Hydrogen has long been recognized as an ideal fuel for power generation systems with virtually no emissions of air pollutants and greenhouse gases. It can be used in fuel cells or hydrogen-fueled internal combustion engines to power vehicles or to provide electricity and thermal energy (cogeneration) in stationary, distributed energy generation units. Fuel cells are being developed for applications in the transportation sector and the distributed power generation sector because the expected energy security, environmental, and economic benefits are truly significant. Efficient reformer for producing hydrogen for use in fuel cells is an active area of invention. For example, Takahashi in U.S. Pat. No. 5,746,985 and Edlund, et al in U.S. Pat. No. 6,221,117 teach use of a steam reforming reaction, Krumpelts, et al in U.S. Pat. No. 5,929,286, Admed, et al in U.S. Pat. No. 5,939,025 and U.S. Pat. No. 5,942,346 teach the use of partial oxidation processes, Wang in U.S. Pat. Nos. 7,442,364, 7,070,634, 6,458,478, 5,614,156 and 5,602,297 teach the use of thermal plasma reforming processes.

Fuel cells would be commercially viable tomorrow if there were an inexpensive, easier way to produce, transport, and distribute hydrogen. However, without widespread use of fuel cell vehicles, massive investments in a hydrogen-refueling infrastructure, such as hydrogen refueling stations are not likely to occur. Therefore, to facilitate the market acceptance and penetration of fuel cell powered vehicles, implementation of an alternative method of refueling is imperative. This commonly accepted notion is supported by the U.S. Department of Energy in its emphasis on the development of fuel-flexible multi-fueled reformers, especially for use with renewable energy sources such as bio-fuels. The present invention has high conversion efficiencies and low power consumption as a percentage of fuel cell output. Its hydrogen reformer potentially can significantly reduce hydrogen production costs to help make widespread use of fuel cell powered vehicles and stationary installations a reality.

Widespread deployment of fuel-cell-powered power plants in the United States could result in economic benefits resulting from energy saving in the range of billions of US dollars, reliable power supply, and emission reductions. Besides, fuel cell powered vehicles fueled by hydrogen derived from domestically produced alternative fuels such as ethanol, methanol, or natural gas with a reformer would simultaneously reduce the nation petroleum demand. Also, hydrogen has the potential to be a more versatile energy carrier than electricity, yielding tremendous business opportunities. Thermoelectric reformers have other applications than producing hydrogen. They can be used to destroy volatile organic compounds as taught by Wang in U.S. Pat. No. 5,614,156 or to dissociate hydrogen sulfide into hydrogen and sulfur as taught by Wang in U.S. Pat. No. 5,843,395.

SUMMARY OF THE INVENTION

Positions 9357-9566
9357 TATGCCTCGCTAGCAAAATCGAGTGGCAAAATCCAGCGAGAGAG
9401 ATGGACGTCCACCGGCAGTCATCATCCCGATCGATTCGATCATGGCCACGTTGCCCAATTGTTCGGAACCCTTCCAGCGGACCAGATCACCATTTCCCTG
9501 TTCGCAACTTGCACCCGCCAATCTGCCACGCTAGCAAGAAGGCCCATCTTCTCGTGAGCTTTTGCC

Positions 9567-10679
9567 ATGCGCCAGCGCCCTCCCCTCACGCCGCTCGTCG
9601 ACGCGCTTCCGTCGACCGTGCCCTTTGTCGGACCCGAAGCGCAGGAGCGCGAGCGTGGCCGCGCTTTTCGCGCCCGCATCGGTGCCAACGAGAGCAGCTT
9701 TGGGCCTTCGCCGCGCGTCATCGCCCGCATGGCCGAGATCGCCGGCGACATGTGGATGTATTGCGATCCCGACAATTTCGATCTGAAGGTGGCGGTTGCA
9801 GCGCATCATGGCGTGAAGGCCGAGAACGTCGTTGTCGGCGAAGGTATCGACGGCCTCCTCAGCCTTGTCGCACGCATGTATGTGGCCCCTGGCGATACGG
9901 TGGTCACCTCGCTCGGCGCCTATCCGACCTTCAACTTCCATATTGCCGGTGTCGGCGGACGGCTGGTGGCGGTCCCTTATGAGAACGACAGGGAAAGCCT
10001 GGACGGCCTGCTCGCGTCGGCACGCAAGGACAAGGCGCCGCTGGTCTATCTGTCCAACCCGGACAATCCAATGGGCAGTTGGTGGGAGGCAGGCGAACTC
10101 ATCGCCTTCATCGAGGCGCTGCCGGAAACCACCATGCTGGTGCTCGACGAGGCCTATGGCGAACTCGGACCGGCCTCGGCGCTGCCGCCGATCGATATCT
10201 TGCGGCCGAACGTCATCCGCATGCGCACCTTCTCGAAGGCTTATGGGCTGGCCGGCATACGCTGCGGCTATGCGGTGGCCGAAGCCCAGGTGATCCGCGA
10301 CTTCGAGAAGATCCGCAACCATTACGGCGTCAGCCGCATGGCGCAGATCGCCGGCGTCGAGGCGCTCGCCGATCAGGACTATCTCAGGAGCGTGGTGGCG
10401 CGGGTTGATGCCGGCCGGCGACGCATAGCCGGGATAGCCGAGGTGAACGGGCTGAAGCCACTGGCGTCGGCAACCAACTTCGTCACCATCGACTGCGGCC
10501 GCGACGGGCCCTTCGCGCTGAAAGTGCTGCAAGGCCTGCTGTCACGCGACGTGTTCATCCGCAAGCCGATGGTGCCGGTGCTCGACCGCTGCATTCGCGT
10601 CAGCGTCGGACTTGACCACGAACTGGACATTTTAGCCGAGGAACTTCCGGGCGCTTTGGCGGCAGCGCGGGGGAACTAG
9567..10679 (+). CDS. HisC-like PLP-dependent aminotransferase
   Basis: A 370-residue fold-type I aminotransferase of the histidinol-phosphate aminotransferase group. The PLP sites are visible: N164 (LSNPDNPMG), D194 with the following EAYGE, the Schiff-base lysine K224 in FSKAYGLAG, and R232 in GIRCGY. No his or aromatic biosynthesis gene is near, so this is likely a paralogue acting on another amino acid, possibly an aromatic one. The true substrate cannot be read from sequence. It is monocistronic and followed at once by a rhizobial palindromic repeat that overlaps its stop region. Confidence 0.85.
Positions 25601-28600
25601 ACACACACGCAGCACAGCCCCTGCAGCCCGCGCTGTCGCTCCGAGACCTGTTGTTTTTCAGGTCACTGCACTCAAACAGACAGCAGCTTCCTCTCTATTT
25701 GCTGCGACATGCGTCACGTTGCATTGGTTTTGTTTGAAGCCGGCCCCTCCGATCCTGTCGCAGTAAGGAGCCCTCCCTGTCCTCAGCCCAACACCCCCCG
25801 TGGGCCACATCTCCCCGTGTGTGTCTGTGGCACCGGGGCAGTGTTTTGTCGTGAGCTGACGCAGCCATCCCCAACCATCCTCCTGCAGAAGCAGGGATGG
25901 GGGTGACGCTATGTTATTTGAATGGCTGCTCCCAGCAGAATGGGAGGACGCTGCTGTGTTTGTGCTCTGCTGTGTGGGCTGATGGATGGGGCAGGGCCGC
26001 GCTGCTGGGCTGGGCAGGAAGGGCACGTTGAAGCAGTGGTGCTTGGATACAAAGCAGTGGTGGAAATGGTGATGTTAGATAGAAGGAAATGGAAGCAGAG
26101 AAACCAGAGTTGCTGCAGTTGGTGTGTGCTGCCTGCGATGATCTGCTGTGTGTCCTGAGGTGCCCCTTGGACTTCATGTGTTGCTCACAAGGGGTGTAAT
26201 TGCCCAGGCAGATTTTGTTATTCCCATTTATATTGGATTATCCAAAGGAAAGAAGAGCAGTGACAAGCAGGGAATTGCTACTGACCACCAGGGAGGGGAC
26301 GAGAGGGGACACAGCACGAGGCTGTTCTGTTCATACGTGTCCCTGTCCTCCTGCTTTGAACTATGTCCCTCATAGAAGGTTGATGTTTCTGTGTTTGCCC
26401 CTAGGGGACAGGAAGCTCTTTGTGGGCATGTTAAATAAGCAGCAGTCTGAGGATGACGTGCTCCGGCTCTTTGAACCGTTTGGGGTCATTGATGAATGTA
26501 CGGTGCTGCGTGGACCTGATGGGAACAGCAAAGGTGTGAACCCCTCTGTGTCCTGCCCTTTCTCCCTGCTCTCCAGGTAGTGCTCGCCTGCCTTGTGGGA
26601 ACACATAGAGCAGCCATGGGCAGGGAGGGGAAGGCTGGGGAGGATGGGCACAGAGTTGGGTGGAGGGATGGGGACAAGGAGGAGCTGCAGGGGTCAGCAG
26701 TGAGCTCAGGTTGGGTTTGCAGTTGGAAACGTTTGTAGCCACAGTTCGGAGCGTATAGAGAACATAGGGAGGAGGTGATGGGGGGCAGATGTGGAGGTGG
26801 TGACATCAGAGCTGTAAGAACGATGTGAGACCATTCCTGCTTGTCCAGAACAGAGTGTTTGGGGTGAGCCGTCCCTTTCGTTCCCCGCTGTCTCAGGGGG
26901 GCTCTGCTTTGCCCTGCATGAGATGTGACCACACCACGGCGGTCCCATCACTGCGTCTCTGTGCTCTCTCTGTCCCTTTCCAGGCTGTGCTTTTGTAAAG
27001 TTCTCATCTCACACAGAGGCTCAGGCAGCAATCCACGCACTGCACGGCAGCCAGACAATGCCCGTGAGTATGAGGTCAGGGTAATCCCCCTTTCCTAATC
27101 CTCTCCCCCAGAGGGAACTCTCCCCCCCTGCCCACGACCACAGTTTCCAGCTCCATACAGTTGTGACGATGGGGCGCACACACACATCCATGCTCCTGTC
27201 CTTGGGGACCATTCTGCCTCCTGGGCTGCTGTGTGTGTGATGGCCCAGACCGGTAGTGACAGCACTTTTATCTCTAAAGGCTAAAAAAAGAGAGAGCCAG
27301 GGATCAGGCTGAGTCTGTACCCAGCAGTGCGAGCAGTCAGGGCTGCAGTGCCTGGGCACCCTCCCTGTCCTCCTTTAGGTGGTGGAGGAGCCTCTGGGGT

The present invention is a thermoelectric reformer unit for producing hydrogen. The heart of the invention is a thermoelectric reactor, or reformer, that uses thermoelectric technologies and materials to achieve very high conversion efficiencies for hydrogen production. The thermoelectric reformer unit is comprised of the thermoelectric reformer and ancillary components that include components to remove water, convert carbon monoxide to carbon dioxide, separate carbon dioxide from hydrogen, and to separate off-gas from hydrogen rich gas. This thermoelectric reformer unit may be a stand-alone unit or a component of an integrated system for electric power generation such as taught by Wang and Lyons in U.S. Pat. No. 6,458,478. Such an integrated system is sufficiently light-weight that it can be used for on-board vehicle applications, on-site refueling stations, and on-site stationary power generation systems.

The thermoelectric reformer is designed to reform organic and inorganic compounds in a liquid, gaseous or vaporized feed stream. Liquid fuel need not be atomized and vaporized through an injector or atomizer before entering to the reactor. It can be directly used in the reactor core. Thermoelectric (ionization or dissociation) reforming occurs in a reactor core containing a number of energy sources. These energy sources generate extremely high temperature heat within the thermoelectric electrode; the heat being emitted as photons or light that carry electromagnetic waves and reacts with fuels in the waves immediate surrounding area. Since heat is generated locally, it will not penetrate far within the reactor core that is surrounded by several ceramic or stainless steel or metal alloy walls. However, additional insulating zones (not shown) surrounding the outer surface of the reactor casing minimize the loss of energy from the reactor core and from the reactor itself. Thus very high energy conversion efficiency is achieved. High-density fibers that are commercially available, (e.g., ceramic fibers composed of alumina, silica, or mullite) can be used as insulation material at the insulation zones. High temperature in the reactor core is obtained from applying electrical voltage and current through a circuit containing thermoelectric materials or bimetals such as Fe—Si, Si—Ge, Sb—Te, Ge—Pb—Te, Pb—Te, Pb—Se, Pb—Se—Te, Bi2Te3, and Sb2Te3.